In 1953 James Cahill, an ex-Navy frogman, applied for a Massachusetts lobstering license. To the consternation of the Massachusetts Division of Marine Fisheries, instead of using pots as New Englanders and their grandfathers and their grandfathers" grandfathers traditionally had, Cahill dived for his lobsters. Since he had spent much of his last Navy hitch detonating underwater mines off Korea and blowing up icebergs off Greenland, Cahill was accustomed to the misery of cold water. On his lobster forays he sometimes used a crude diving suit that was supposed to keep him dry but seldom did. Most often he simply wore long underwear, which was enough to prevent him from turning totally blue on a one-hour dive in 45° water.
He took lobsters from the nooks in natural rock but got a far better haul out of several dozen auto tires that he found scattered on the sea floor outside Salem Harbor. During spring and early summer, when lobsters were migrating shoreward to molt, he usually got one from every tire. Whenever he cleaned out the tires, within three days other lobsters would move in. Since the tires were obviously being used by transient lobsters, Cahill started his own chain of lobster motels, putting a few tires here and there near rock outcroppings on the bottom leading from the open ocean to Salem Harbor. After he had 100 tires planted at depths from 15 to 100 feet, he never harvested fewer than 20 lobsters a day and often brought back more than 60.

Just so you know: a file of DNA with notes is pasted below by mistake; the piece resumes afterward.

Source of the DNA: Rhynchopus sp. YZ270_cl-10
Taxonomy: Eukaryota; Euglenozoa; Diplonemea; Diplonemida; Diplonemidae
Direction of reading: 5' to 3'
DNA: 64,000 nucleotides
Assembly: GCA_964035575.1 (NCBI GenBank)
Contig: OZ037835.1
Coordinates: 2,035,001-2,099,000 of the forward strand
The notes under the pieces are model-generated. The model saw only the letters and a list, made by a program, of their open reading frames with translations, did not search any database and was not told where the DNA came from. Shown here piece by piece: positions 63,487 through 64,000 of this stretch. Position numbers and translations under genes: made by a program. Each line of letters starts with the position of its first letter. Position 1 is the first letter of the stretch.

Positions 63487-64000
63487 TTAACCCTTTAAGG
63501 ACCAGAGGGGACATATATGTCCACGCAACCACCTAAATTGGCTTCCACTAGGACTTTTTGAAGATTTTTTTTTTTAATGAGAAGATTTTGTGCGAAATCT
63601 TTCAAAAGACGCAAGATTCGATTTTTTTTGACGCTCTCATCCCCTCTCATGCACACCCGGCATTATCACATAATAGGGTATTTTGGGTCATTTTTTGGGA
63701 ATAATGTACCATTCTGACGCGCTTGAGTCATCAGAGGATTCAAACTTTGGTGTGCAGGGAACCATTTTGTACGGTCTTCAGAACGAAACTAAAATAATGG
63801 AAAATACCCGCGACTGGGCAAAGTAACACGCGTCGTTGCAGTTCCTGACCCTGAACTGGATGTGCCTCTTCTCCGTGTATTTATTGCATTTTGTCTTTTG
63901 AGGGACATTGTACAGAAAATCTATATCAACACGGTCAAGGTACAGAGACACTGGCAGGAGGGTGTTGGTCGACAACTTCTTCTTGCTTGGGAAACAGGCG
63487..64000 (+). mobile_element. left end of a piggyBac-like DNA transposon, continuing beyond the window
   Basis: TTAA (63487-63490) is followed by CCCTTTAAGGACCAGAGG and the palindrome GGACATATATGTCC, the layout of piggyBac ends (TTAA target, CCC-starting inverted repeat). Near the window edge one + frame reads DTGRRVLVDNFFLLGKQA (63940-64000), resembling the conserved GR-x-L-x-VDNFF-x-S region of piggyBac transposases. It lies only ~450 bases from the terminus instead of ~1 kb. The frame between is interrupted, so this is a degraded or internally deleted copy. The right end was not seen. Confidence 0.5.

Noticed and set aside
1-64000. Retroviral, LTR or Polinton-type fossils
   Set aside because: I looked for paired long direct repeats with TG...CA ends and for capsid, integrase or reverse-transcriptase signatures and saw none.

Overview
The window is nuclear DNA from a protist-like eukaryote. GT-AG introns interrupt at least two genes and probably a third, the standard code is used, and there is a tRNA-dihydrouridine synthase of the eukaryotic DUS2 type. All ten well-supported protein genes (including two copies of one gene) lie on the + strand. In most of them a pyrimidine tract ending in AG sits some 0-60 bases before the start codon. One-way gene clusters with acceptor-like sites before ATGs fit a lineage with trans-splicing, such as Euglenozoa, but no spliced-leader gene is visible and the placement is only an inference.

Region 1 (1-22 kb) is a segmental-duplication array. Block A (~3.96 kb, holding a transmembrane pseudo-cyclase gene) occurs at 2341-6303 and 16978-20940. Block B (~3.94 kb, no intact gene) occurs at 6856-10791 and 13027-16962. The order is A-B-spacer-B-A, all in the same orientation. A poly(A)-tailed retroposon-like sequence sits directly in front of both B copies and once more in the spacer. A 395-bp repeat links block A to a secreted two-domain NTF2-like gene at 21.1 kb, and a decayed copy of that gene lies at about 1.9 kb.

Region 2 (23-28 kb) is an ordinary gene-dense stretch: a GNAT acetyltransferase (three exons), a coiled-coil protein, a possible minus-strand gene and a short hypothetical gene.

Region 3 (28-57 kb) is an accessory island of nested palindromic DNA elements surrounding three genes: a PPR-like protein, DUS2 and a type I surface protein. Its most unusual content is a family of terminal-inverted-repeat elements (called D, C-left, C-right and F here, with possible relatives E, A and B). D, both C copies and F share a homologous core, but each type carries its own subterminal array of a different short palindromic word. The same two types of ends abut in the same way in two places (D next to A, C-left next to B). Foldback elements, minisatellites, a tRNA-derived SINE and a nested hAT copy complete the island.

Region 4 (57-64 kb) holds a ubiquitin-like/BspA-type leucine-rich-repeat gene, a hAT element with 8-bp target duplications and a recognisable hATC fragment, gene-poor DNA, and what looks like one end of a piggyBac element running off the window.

It was a profitable enterprise, but short-lived—for which Cahill can largely blame himself. The year before he began lobstering he founded New England Divers Company, which is now the largest outlet for underwater gear in the U.S. Within four years after he first hunted lobsters in his long Johns, he was supplying scuba enthusiasts with newfangled foam suits that made New England waters almost tolerable. Some of the divers in the growing legion that he outfitted put down their own tires to attract lobsters. Too many divers, alas, simply raided Cahill's original motel chain.
In 1959 a 40-year-old Florida angler named Sid Clements yearned for a good fishing hole in Biscayne Bay, the body of water that for 40 years has been dredged and filled and much abused by the sister cities of Miami and Miami Beach. At the time, Clements owned a 16-foot outboard that he could have trailered easily to better grounds in the Florida Keys, but he also had a 5-year-old son prone to seasickness. He decided to build his own fishing reef in snug waters that his son could enjoy.
April 7, 1974